This article was originally published in The Notebook. In August 2020, The Notebook became Chalkbeat Philadelphia.
A panel will begin studying how Pennsylvania could better allocate money for public education after Gov. Corbett signed legislation establishing the commission this week.
Education funding in Pennsylvania is currently divided and sent to the state’s 500 school districts based on the whim of the Legislature.
Education advocates have been pressing for a rational, data-driven formula that takes into account a district’s actual enrollment numbers and student demographic data – reasoning that impoverished students and English-language learners should receive a greater share of the state’s basic education subsidy.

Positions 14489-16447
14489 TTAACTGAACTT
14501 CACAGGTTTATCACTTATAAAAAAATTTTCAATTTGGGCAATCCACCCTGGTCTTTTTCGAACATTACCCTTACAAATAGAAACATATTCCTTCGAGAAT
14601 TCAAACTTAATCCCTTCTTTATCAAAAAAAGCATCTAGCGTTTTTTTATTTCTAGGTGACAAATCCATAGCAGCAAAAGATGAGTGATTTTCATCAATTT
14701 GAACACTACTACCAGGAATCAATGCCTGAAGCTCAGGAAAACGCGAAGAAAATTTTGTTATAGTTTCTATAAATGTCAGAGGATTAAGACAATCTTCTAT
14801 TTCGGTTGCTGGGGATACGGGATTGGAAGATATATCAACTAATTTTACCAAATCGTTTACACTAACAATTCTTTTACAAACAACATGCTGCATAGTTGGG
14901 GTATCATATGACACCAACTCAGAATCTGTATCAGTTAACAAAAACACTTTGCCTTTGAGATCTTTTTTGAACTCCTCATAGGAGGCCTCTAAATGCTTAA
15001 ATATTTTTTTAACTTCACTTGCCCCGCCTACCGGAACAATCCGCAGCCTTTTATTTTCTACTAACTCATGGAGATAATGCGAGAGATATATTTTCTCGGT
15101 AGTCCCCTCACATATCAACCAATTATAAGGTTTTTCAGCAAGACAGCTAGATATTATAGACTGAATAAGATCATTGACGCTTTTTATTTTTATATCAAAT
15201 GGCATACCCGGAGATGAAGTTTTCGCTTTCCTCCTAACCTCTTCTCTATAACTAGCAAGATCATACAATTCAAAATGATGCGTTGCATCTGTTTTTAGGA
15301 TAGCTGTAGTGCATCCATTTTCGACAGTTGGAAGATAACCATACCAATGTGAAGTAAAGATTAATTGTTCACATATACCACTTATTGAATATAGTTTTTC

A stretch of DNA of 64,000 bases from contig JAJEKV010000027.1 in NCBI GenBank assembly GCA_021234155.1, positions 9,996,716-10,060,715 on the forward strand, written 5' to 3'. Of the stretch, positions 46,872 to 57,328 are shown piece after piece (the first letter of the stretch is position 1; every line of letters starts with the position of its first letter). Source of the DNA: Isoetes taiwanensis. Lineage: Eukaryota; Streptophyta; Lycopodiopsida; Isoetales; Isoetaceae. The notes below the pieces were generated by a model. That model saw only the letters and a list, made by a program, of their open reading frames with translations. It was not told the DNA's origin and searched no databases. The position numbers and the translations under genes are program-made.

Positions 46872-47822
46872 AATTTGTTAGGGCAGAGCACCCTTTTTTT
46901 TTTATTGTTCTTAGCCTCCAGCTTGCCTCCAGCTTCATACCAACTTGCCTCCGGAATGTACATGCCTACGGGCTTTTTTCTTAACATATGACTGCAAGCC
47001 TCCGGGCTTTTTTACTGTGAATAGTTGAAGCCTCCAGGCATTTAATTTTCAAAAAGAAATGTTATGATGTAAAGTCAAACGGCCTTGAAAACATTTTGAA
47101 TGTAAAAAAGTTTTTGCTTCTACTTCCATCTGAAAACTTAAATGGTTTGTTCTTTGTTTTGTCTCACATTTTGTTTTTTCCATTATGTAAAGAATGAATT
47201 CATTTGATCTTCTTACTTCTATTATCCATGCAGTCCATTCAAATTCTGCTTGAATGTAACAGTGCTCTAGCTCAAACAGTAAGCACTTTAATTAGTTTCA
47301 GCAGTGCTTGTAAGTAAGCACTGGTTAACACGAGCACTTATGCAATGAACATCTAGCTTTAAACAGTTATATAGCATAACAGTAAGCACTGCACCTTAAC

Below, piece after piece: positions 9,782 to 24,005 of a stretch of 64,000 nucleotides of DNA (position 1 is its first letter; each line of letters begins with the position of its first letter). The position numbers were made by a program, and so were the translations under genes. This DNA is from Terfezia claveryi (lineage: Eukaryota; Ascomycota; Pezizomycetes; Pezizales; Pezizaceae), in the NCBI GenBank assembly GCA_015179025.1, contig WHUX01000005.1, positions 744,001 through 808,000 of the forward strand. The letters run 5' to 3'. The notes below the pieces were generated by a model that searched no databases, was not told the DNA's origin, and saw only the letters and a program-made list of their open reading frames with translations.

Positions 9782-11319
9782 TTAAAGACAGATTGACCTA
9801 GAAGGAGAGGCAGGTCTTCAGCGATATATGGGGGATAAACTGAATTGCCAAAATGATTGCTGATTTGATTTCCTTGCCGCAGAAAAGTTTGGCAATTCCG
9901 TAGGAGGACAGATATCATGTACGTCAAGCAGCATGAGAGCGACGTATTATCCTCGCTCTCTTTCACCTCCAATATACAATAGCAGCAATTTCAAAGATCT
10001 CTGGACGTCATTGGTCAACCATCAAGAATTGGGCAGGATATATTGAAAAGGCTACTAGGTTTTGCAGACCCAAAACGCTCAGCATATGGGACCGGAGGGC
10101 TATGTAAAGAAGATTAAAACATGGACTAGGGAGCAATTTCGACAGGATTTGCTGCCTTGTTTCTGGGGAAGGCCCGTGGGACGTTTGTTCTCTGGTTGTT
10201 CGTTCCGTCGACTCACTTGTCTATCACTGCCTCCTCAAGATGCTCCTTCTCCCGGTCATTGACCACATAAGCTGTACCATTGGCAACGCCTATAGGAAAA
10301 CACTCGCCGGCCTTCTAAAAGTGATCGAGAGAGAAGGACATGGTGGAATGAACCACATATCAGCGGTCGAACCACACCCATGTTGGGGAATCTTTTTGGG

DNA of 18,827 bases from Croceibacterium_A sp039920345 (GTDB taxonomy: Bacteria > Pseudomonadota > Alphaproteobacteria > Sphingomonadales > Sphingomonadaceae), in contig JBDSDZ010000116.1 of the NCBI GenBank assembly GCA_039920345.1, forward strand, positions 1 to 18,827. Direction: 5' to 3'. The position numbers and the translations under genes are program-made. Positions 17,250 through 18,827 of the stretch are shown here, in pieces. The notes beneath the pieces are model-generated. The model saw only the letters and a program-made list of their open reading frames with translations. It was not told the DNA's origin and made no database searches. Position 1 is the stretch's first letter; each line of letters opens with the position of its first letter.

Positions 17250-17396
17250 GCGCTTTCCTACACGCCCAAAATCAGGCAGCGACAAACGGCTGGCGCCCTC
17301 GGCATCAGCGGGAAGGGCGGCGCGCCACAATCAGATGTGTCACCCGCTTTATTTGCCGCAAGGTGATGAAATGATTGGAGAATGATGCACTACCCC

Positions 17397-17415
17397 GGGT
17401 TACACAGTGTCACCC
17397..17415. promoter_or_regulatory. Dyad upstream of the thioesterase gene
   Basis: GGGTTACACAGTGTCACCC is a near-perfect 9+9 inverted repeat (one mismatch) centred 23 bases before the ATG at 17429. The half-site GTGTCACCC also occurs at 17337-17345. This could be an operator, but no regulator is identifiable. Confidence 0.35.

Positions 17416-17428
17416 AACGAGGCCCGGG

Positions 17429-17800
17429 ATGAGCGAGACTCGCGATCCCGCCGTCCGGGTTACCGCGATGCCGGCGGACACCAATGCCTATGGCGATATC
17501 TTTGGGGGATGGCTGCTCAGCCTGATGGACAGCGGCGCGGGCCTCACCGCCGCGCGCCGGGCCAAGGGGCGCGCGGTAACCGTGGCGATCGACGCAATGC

The legislation, sponsored by State Rep. Bernie O’Neill, R-Bucks, asks lawmakers to study the issue and make a recommendation by next year.
O’Neill did not return requests for comment.
State Budget Secretary Charles Zogby lauded the measure.
"I think there’s fairly broad agreement in Harrisburg that the funding formula needs to be examined," he said.
Although education advocates praised the aims of the new commission, some questioned its necessity.